I am writing to echo the need for stronger air pollution standards expressed in a letter, “Stronger standards urged for fine particle matter,” printed on Aug. 9 in this paper.

Small particulate matter, commonly referred to as soot, is a dangerous air pollutant that is released into the air every day from the nation’s hundreds of coal- and oil-fired power plants.

The evidence from more than 2,000 peer-reviewed studies demonstrates that soot pollution contributes to instances of asthma, heart attacks, strokes and heart disease. It also may cause cancer and developmental and reproductive harm.

Soot pollution is one of the reasons Maine, as the “tailpipe” of the nation, has the highest rate of childhood asthma in the country. Children and the elderly are most vulnerable to the effects of toxic air pollution. We likely all know someone who suffers with respiratory ailments.

We need to take action now to limit soot emissions to protect our families and neighbors.

Current limits on soot under the Clean Air Act are not strong enough and should be increased. As recommended in the Aug. 9 letter, the EPA should strengthen the national standard for soot to an annual standard of 11 micrograms coupled with a daily standard of 25 micrograms.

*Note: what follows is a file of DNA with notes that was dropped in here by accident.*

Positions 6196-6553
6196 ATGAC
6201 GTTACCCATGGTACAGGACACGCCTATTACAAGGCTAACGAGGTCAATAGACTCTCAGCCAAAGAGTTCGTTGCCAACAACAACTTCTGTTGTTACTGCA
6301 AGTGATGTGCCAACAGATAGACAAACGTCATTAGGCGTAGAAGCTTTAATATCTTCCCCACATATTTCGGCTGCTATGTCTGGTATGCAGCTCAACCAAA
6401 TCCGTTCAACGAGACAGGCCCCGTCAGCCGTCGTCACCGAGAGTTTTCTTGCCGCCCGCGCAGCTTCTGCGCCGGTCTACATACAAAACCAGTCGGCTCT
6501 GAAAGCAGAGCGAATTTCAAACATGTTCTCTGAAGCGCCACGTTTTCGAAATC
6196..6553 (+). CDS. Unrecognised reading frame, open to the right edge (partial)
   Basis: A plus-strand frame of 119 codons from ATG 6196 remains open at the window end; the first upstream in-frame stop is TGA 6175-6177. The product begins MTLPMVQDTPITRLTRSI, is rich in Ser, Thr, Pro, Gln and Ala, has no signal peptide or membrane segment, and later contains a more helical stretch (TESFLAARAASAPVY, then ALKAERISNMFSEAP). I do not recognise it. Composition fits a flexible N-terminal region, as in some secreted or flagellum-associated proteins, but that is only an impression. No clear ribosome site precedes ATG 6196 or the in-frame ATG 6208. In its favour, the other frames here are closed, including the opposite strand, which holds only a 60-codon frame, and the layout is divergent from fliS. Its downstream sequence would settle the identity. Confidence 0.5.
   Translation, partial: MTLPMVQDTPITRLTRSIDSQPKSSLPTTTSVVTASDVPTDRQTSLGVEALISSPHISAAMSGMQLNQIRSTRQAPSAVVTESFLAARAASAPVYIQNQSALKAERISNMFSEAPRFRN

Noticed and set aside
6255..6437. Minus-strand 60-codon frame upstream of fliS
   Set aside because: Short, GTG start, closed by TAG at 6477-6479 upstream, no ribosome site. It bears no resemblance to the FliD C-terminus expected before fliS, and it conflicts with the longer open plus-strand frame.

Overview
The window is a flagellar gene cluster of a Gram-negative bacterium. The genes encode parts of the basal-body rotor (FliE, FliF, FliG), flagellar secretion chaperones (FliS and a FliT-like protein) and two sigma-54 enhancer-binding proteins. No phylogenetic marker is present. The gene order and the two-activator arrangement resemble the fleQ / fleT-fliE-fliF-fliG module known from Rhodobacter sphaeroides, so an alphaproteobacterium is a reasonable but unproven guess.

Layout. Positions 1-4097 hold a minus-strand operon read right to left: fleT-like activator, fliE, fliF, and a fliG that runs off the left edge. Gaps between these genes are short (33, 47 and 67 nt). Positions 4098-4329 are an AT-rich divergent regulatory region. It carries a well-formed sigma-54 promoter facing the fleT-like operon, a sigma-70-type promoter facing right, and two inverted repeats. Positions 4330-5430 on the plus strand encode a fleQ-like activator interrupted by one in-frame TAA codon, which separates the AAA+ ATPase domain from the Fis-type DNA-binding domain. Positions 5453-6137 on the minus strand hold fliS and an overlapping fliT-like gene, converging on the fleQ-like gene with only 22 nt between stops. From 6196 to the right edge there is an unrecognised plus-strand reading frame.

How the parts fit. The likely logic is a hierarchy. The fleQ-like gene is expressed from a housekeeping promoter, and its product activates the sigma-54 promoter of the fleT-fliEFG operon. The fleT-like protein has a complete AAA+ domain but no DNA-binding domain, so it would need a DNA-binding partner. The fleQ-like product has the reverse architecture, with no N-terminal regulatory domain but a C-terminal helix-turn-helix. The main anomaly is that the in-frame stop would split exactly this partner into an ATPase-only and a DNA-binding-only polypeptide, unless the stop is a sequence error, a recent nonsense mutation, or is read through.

According to the American Lung Association, this standard could prevent as many as 35,700 premature deaths every year.

This strong standard on soot also will prevent 1.4 million cases of aggravated asthma, 2,350 heart attacks, 29,800 cases of acute bronchitis and 2.7 million days of missed work or school because of air pollution-caused ailments.

I urge the EPA to strengthen emission standards for soot so that Mainers can breathe a bit easier.

Linda Stanton


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